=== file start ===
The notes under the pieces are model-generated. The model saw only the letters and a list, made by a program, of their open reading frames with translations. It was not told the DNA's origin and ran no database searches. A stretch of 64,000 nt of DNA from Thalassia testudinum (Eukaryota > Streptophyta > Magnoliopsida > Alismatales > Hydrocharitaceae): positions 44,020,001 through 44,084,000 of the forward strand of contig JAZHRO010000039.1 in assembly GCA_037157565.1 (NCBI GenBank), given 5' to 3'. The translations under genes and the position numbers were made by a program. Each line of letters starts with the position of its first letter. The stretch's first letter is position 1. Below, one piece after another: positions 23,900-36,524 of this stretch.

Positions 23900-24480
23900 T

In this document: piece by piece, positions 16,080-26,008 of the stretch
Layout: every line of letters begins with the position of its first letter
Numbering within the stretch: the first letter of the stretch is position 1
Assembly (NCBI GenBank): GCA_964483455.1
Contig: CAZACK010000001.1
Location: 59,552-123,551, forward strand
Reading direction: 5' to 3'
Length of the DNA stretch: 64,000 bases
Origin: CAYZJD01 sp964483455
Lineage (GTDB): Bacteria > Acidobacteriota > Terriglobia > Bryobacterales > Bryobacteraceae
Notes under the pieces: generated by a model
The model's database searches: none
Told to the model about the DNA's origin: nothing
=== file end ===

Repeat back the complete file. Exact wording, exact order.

The notes under the pieces are model-generated. The model saw only the letters and a list, made by a program, of their open reading frames with translations. It was not told the DNA's origin and ran no database searches. A stretch of 64,000 nt of DNA from Thalassia testudinum (Eukaryota > Streptophyta > Magnoliopsida > Alismatales > Hydrocharitaceae): positions 44,020,001 through 44,084,000 of the forward strand of contig JAZHRO010000039.1 in assembly GCA_037157565.1 (NCBI GenBank), given 5' to 3'. The translations under genes and the position numbers were made by a program. Each line of letters starts with the position of its first letter. The stretch's first letter is position 1. Below, one piece after another: positions 23,900-36,524 of this stretch.

Positions 23900-24480
23900 T

In this document: piece by piece, positions 16,080-26,008 of the stretch
Layout: every line of letters begins with the position of its first letter
Numbering within the stretch: the first letter of the stretch is position 1
Assembly (NCBI GenBank): GCA_964483455.1
Contig: CAZACK010000001.1
Location: 59,552-123,551, forward strand
Reading direction: 5' to 3'
Length of the DNA stretch: 64,000 bases
Origin: CAYZJD01 sp964483455
Lineage (GTDB): Bacteria > Acidobacteriota > Terriglobia > Bryobacterales > Bryobacteraceae
Notes under the pieces: generated by a model
The model's database searches: none
Told to the model about the DNA's origin: nothing